The Nicaraguan crisis has troubling regional dimensions. More than 108,000 Nicaraguans have been forced to flee their country since the 2018 crackdown, with two-thirds seeking refuge in neighboring Costa Rica, according to the United Nations High Commissioner for Refugees. The Covid-19 pandemic has exacerbated the vulnerabilities and needs of Nicaraguan refugees and asylum seekers.

Between January and June 2021, Human Rights Watch interviewed 53 people in Nicaragua by telephone, including 46 activists, lawyers, journalists, human rights defenders, and political opponents who were victims of harassment and/or had been subjected to arbitrary detention. We also reviewed photos and videos taken during arrests, as well as media reports and publications by local and international human rights organizations. On May 14, Human Rights Watch requested information from Nicaraguan authorities on the status of investigations into these types of cases, but it had not received a response at time of writing.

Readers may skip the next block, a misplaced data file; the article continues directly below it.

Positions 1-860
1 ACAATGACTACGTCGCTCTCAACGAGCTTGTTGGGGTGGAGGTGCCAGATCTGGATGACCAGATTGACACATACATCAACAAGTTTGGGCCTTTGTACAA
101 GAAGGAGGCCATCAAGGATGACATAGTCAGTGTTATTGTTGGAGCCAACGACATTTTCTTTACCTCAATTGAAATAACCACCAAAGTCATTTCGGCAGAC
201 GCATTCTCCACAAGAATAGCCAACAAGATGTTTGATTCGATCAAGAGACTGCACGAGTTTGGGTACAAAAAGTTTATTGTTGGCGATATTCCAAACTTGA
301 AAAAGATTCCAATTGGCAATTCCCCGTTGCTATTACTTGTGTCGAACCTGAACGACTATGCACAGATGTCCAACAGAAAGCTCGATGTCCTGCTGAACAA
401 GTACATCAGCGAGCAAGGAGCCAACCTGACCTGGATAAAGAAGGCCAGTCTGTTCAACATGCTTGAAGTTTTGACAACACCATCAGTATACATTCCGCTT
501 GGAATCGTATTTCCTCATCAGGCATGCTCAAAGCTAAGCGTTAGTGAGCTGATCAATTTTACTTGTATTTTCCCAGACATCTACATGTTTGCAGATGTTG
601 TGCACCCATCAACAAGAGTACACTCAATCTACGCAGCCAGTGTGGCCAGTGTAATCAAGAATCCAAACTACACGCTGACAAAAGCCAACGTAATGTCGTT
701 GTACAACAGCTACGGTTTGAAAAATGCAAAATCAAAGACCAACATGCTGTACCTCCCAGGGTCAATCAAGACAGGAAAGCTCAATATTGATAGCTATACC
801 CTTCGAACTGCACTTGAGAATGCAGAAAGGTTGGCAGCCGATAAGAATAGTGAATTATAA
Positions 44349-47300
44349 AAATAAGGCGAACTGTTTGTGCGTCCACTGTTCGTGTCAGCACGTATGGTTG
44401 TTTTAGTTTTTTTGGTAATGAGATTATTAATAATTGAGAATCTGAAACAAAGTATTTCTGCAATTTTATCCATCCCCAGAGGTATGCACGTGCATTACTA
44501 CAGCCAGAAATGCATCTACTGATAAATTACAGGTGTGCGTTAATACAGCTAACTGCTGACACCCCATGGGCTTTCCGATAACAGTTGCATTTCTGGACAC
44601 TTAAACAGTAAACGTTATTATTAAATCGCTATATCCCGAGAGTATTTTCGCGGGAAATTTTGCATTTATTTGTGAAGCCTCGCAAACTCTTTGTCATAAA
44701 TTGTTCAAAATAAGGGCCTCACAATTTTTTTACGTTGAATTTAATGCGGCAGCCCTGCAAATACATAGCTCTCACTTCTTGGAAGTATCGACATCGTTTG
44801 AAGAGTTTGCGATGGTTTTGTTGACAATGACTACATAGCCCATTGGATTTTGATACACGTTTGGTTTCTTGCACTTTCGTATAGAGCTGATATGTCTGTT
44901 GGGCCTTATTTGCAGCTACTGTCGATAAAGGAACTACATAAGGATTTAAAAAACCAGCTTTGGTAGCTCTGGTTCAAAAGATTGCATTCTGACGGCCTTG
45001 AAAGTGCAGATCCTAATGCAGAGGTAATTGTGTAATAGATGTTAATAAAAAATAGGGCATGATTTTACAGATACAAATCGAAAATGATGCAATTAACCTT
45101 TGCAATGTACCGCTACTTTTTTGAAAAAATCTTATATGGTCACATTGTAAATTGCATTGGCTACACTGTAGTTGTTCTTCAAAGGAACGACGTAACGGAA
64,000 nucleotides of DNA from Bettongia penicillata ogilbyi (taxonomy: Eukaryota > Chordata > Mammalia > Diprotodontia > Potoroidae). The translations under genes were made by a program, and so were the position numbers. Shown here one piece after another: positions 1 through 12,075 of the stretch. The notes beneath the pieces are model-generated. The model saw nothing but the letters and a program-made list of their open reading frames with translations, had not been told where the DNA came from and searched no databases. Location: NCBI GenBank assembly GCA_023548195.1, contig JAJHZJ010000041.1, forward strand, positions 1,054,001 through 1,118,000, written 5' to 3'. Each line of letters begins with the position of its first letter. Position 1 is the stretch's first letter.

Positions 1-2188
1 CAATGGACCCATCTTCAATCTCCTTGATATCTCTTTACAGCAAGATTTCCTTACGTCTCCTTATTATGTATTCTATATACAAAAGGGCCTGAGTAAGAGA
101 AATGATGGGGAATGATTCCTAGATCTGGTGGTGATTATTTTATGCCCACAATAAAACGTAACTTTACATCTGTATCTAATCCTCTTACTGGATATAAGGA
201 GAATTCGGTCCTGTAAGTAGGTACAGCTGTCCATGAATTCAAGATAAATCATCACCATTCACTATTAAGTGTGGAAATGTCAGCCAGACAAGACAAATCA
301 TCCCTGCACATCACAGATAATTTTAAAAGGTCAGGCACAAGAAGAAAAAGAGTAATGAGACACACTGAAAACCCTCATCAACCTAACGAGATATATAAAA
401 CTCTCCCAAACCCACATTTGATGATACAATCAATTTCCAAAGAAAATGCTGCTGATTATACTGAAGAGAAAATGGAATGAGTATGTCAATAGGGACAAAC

Ortega closely controls the security forces. Police officers – and, at times, members of the military – frequently station themselves outside the houses of government critics, preventing them from leaving their homes in circumstances that amount to arbitrary arrest, Human Rights Watch found. Many victims said they were unable to visit friends and family, attend meetings, go to work, or participate in protests or political activities. Some were unable to take their children to school or doctors’ appointments. Three women suffered sexual harassment and assault while being under arrest.